Aggravated assault and simple assault are both serious violent crimes. However, aggravated assault often carries harsher legal punishments due to the violent nature of the crime.
In this article, we will examine the key differences in sentencing guidelines, potential penalties, and incarceration statistics between these two assault charges.
Definition of Assault Charges
This charge is defined as an attempt or threat to physically harm another person. Simple assault does not involve actual physical contact or serious bodily injury.
Some examples include menacing gestures, raised fists, and verbal threats of violence that make the victim fear imminent bodily harm. Most simple assaults are classified as misdemeanors.
This charge is defined as an assault involving the intent to cause serious bodily injury by using a deadly weapon or dangerous object. Actual serious harm or injury usually results from physical violence with a weapon.
These assaults are categorized as felonies due to the vicious nature of the attack, weapon use, and severity of injuries.
Sentencing for misdemeanor simple assault may include:
- Up to 1 year in jail or prison
- Monetary fines up to $1000
- Probation period up to 5 years
- Anger management counseling
- Substance abuse treatment
States have tiered penalty systems for misdemeanors. Penalties are harsher if the assault involves a minor or police officer victim. Previous assault convictions can also increase punishments.
Felony aggravated assault penalties may include:
- Prison time ranging from 2-20 years
- Monetary fines up to $10,000
- Probation up to 10 years
- Mandatory counseling sessions
Like misdemeanors, states implement a tiered system for felonies based on circumstances of the assault, use of weapons, extent of injuries, and prior records. Prison time over 20 years or life is possible for the most extreme aggravated assault cases.
Factors Impacting Sentencing
Both simple and aggravated assault sentencing depends on certain factors about the crime:
- Weapon involved – Use of a deadly weapon escalates charges
- Intent – Was the assault premeditated or an act of sudden rage?
- Injuries sustained – More severe injuries increase punishment
- Vulnerable victim – Assaults on children, elderly, or disabled face stiffer penalties
- Prior criminal record – Repeat offenses lead to tougher sentencing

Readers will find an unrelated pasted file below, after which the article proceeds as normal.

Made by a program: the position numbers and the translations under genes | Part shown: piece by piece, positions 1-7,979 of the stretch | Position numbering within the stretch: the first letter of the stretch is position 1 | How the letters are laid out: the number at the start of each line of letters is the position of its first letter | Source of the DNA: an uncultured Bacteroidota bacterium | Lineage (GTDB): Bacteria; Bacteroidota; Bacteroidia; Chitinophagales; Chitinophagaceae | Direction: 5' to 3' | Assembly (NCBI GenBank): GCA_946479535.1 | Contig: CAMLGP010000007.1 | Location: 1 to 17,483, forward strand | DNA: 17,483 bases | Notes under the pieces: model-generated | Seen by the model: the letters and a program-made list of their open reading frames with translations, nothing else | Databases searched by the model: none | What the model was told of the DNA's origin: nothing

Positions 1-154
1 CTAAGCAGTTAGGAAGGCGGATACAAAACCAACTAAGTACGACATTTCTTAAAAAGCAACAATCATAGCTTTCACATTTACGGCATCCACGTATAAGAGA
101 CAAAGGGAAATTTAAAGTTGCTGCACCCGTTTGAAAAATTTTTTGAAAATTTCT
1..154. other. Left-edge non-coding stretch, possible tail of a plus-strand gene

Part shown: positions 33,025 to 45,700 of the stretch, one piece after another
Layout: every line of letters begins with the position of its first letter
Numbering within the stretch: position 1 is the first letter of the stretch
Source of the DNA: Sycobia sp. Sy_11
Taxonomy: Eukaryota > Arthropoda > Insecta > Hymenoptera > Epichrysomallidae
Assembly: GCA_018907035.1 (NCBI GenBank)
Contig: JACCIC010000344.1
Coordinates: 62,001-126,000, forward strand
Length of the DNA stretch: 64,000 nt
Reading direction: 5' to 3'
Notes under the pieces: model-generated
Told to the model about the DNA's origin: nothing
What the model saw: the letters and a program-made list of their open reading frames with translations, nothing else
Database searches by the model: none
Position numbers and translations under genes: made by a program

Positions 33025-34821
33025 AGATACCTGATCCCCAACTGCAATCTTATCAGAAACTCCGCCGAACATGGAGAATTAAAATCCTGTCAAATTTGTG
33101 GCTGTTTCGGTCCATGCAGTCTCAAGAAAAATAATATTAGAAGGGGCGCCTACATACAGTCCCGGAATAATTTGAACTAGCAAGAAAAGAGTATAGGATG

Judges have some discretion on sentencing terms based on the unique aspects of each assault case. But general sentencing guidelines provide a framework for punishments appropriate to the charges.
Statistical Differences in Convictions & Incarcerations
Conviction Rate Disparity
According to Department of Justice statistics:
- 65% of aggravated assault cases result in criminal conviction
- 21% result in community supervision sentence
- 44% result in prison sentence
Meanwhile for simple assault:
- 44% result in a conviction
- 29% lead to a community supervision sentence
- 15% receive a prison term
There is a clear discrepancy between the higher conviction rate for aggravated assault compared to simple assault. The increased likelihood of a harsher prison sentence for aggravated assault is also evident.
Bureau of Justice figures show:
- 16,554 individuals were incarcerated in state prisons for aggravated assault as their most serious offense
- An estimated average sentence length of 7.2 years for those inmates
- Only 1,421 incarcerated for simple assault as most serious offense
- An average sentence of 3.6 years for simple assault convictions
So while both crimes can lead to prison time, incarceration rates and sentence length is substantially higher for perpetrators of aggravated versus simple assault.
Recidivism or reoffending rates also differ between the two charges:
- Within 3 years of release, 25.6% of aggravated assault convicts were rearrested for a similar offense
- Within 3 years, 20.5% of simple assault convicts were rearrested for reoffending
This indicates convicted aggravated assault perpetrators are at higher risk for attacking again after release compared to simple assault convicts. Given the increased threat to public safety, it makes sense that aggravated assault sentencing keeps these violent offenders confined longer.
In summary, the elevated violence and harm inflicted during aggravated assault translates to sterner sentencing practices. Assailants face longer prison terms and higher monetary fines for aggravated assault felonies compared to simple assault misdemeanors.
Rates of conviction, incarceration, and recidivism are all much higher as well. These legal penalties and statistics clearly reflect how the criminal justice system classifies aggravated assault as a far more serious and condemnable violent crime than simple assault.